November 11 is Veterans Day in the U.S. – a federal holiday to honor all military personnel who have served the U.S. in all wars.
This is the first Veterans Day since the last U.S. troops left Iraq in December. The holiday this year is also a chance for Americans to thank the rapidly shrinking population of World War Two veterans.
The U.S. president places a wreath every Veterans Day at the Tomb of the Unknowns at Arlington National Cemetery.
Communities across America traditionally hold Veterans Day observances and ceremonies. Federal offices will be closed Monday in recognition of the holiday.
Veterans Day – originally called Armistice Day – was first observed in 1919. One year earlier, on the 11th hour of the 11th day of the 11th month, an armistice between Germany and the Allied nations took effect.
Britain honored its war dead Sunday – Remembrance Day – with a moment of silence at 11 a.m., local time.
Veterans Day and the debt we owe
After World War I, even as the five million men who served in the armed forces were returning home, the United States was in the midst of a postwar recession. Farm prices had dropped, and defense production had come to a halt. While the economy rebounded, thousands of veterans remained unemployed. Even as cities built massive monuments (such as the one in Kansas City that now houses a museum to the First World War) and constructed scenic drives (like Victory Memorial Drive in Minneapolis), and the military interred one of the fallen in the Tomb of the Unknowns in Arlington, seeing veterans on the street served as a reminder of American participation in the war.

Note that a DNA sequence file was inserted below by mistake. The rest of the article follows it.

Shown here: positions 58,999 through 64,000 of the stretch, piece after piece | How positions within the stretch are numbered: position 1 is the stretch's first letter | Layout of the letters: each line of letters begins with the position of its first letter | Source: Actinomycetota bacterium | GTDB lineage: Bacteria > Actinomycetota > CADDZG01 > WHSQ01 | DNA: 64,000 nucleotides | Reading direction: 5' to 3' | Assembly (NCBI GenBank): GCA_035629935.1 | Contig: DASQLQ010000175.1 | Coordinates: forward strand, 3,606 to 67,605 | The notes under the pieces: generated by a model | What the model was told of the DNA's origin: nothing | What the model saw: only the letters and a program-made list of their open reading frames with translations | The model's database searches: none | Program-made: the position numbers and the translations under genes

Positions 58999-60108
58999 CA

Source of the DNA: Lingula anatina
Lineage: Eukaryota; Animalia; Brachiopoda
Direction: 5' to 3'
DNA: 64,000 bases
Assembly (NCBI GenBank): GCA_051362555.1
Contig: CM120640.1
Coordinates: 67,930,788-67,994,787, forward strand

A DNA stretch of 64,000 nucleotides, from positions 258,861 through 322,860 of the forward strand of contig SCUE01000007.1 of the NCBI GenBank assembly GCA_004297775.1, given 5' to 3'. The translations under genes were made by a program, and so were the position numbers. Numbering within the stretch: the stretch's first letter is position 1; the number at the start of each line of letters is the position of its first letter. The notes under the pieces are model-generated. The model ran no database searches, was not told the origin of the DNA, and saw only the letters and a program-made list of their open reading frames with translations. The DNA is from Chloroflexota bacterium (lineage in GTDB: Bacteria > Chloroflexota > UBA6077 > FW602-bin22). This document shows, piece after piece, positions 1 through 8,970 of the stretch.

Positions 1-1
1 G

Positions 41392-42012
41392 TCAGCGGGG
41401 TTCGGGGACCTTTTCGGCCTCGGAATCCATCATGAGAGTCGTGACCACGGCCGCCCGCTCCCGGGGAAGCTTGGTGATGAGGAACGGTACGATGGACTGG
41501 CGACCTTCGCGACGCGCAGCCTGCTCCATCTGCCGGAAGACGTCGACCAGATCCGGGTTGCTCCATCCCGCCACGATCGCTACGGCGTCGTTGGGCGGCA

More than 116,000 had died in the Great War, and nearly five million returned to a country that had been changed by their service. In 1919, in recognition, President Woodrow Wilson declared that the nation should honor the veterans of the Great War with a day of prayer, gratitude and commemoration. On Nov. 11, the anniversary of the Armistice, parades, civic ceremonies and church services honored the living and the dead. It was fitting that a nation that had fought in the war to end all wars should spend at least one day a year honoring those who served; but it was not until 1926 that Armistice Day became an official day of remembrance. In 1938, following the custom of 17 states, the federal government made Armistice Day a legal holiday.
By the 1920s, many began to rethink what the war had meant. The veterans who fought in the First World War, the first to be drafted since the Civil War, were newly seen as "the lost generation." In Europe, where military casualties of the Great War mounted to nearly nine million as the war ground on for four bloody years, that loss was real and palpable. For Americans, the nation's brief participation in what came to be called "the European war" had begun to stir conflict over what the nation's sacrifice had meant. Still, the loss — real and figurative — also stirred a desire to remember and commemorate.
In many ways, the generation of veterans who came back from World War I had a different experience from those of the Civil War, World War II or even Vietnam. They represented a smaller proportion of their society and of their generation. Moreover, less than two million served abroad among the five million drafted.